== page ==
LONDON, July 20, 1909 (UP) - Several hundred suffragettes yelled through megaphones from the housetops for votes for women, while Premier Asquith, the particular object of attack, was speaking Tuesday at the unveiling of the statue of Sir William Lawson on the Thames embankment guardens.
Then they charged through the crowd to the base of the monument, each one bearing a petition for suffrage, which each one tried to force into the hands of the premier. At the same time a large balloon, bearing suffragettes, arose over the crowd and the women deluged those below with the handbills calling for votes for women.
At the same time, 10 other suffragettes were starving themselves in a "hunger strike" in Holloway prison, because they were being treated like common lawbreakers instead of like political prisoners. Their jailers feared they would die.
The suffragettes especially desired to bring their pleas to the notice of Premier Asquith, whom they have followed like a collector does a bankrupt who has fallen heir to a million. Asquith dodged them until Tuesday, when he ventured forth to be the principal speaker at the unveiling.
The suffragettes seized upon the occasion to let the premier know their wishes in the matter of voting. When Asquith arose to speak, the suffragettes posted themselves on the tops of all the adjoining houses, armed with megaphones. Every time the premier reached on eof those wonderful oratorical climaxes for which he is so noted, the lady suffragettes screamed, "We want votes for women!" They screamed so loudly and in such discord that the effect of the well-rounded sentences of the premier was totally lost.
Then they charged the premier. Gathering their skirts about them, those suffragettes who weren't engaged in the housetop concert dashed through the crowd at the base of the monument, each bearing aloft a petition for women's right to vote.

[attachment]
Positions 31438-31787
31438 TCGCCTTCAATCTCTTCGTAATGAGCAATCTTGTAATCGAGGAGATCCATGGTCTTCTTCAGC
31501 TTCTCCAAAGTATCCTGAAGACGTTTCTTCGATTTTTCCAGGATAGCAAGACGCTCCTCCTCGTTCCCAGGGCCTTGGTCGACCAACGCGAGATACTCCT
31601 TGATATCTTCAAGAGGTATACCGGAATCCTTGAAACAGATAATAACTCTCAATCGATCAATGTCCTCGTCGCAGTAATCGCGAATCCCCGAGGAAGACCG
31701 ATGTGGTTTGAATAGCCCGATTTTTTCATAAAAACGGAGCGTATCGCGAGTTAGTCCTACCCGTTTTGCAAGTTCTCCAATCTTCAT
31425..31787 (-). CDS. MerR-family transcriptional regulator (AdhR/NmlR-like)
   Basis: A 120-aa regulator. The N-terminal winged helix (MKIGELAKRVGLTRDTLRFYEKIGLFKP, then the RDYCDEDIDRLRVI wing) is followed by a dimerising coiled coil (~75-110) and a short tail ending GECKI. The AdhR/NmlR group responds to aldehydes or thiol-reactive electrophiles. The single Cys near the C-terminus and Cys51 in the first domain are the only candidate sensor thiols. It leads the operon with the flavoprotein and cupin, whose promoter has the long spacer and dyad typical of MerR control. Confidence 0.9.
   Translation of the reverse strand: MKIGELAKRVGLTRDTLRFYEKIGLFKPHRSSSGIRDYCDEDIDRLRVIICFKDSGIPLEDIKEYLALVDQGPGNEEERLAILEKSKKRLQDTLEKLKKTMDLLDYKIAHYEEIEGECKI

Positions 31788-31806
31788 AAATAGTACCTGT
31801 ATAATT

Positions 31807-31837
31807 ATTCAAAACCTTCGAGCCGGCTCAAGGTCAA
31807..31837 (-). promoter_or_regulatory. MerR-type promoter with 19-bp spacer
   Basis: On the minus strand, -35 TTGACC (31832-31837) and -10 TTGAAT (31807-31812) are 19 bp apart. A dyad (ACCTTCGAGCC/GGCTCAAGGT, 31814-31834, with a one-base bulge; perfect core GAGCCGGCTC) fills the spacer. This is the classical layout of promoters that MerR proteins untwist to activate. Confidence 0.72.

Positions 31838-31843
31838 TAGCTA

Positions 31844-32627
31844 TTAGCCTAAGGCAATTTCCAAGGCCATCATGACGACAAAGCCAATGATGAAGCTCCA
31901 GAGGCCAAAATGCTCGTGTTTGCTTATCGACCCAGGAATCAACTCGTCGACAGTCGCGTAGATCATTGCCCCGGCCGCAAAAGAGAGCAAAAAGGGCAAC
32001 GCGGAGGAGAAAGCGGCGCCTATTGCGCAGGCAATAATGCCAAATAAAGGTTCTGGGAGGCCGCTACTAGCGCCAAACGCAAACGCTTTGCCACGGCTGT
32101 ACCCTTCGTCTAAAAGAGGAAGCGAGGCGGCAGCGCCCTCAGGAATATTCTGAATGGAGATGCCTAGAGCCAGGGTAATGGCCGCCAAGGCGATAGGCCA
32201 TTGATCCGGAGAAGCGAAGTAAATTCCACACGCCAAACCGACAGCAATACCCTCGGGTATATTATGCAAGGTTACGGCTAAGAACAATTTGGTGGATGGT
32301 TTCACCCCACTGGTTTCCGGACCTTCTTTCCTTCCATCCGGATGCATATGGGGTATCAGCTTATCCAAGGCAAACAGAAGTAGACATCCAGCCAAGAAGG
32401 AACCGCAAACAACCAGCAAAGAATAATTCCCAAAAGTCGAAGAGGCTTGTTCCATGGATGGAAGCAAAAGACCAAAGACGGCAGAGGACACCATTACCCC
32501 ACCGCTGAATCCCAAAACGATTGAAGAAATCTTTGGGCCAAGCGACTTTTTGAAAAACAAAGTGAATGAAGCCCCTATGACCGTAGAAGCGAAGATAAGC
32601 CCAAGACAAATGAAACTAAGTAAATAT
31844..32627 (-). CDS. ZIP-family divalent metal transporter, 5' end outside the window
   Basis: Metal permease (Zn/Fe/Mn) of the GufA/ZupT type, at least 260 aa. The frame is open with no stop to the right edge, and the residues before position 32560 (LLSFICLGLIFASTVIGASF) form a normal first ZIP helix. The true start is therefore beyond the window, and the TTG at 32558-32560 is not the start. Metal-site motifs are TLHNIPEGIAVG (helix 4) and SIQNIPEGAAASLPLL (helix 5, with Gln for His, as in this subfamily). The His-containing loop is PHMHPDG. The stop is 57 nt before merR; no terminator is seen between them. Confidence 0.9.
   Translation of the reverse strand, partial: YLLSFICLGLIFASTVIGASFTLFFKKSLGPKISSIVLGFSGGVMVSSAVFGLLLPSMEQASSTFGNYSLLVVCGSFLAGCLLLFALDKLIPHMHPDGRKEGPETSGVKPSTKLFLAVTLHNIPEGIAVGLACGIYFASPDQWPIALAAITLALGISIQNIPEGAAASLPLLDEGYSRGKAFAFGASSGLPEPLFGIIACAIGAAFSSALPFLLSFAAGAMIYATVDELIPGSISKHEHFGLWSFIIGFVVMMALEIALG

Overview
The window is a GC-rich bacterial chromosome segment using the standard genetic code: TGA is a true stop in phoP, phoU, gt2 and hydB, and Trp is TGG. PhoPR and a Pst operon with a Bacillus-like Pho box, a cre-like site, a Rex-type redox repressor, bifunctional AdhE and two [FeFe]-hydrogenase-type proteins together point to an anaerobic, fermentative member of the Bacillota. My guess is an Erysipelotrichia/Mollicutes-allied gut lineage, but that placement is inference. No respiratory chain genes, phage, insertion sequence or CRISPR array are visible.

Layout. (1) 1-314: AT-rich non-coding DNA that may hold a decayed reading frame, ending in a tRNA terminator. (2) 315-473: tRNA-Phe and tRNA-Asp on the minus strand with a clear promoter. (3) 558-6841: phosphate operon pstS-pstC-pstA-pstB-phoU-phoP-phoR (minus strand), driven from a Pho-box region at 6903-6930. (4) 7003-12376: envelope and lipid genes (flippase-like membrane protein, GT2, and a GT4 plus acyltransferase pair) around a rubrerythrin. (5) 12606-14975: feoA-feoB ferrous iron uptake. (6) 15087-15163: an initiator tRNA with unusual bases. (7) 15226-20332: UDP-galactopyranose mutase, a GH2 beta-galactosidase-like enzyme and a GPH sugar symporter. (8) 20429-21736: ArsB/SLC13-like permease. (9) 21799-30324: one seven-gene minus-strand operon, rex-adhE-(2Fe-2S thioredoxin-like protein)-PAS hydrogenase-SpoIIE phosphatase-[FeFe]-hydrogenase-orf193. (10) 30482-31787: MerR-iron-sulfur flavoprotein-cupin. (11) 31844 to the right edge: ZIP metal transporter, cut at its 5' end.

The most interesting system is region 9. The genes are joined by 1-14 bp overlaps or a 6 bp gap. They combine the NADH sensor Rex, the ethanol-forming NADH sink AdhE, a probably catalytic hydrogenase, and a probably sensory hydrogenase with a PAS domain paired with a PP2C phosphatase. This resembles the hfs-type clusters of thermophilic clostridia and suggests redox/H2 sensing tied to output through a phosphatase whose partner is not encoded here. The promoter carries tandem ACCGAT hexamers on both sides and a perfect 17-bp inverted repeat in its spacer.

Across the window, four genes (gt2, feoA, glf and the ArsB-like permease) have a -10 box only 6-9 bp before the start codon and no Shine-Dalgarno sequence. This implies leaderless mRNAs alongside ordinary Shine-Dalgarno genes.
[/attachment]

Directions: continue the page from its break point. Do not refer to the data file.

Simultaneously a monster balloon, in the basket of which were a number of suffragettes, each armed with thousands of circulars bearing the words, "Votes for women," was unleashed from a neighboring park and floated directly over the monument. From it the suffragettes poured out their wrath and their handbills on the head of the premier and the assembled guests.
The police were summoned and dashed through the crowd in the gardens, making a cordon about the premier and preventing the suffragettes from reaching him with their petitions.
But the police, being without a dirigible balloon or a handy aeroplane, couldn't touch the aerial squad of the suffragettes, who continued to hurl down thousands of posters, and at the same time to shout encouragement to their warring sisters on the ground below.
The premier was rattled so badly he could hardly conclude his speech, and the ceremonies were cut short. Asquith, gathering his long coat about him and holding tight to his high hat, fled to shelter.
The officials of Holloway jail, where the suffragettes sentenced following the recent riots were confined, were confronted Tuesday by a serious situation, after the release Monday night of Florence Cook and Gladys Roberts, two of the suffragettes, to prevent them from starving themselves to death.
The jailers were in fear that deaths will result from the "hunger strike" which was still continued by 10 of the remaining prisoners. Several have eaten nothing for several days, and their physical condition has become alarming.
The released suffragettes, Misses Roberts and Cooke, Tuesday were being hailed by their comrades as martyrs. Both were in a dangerous condition.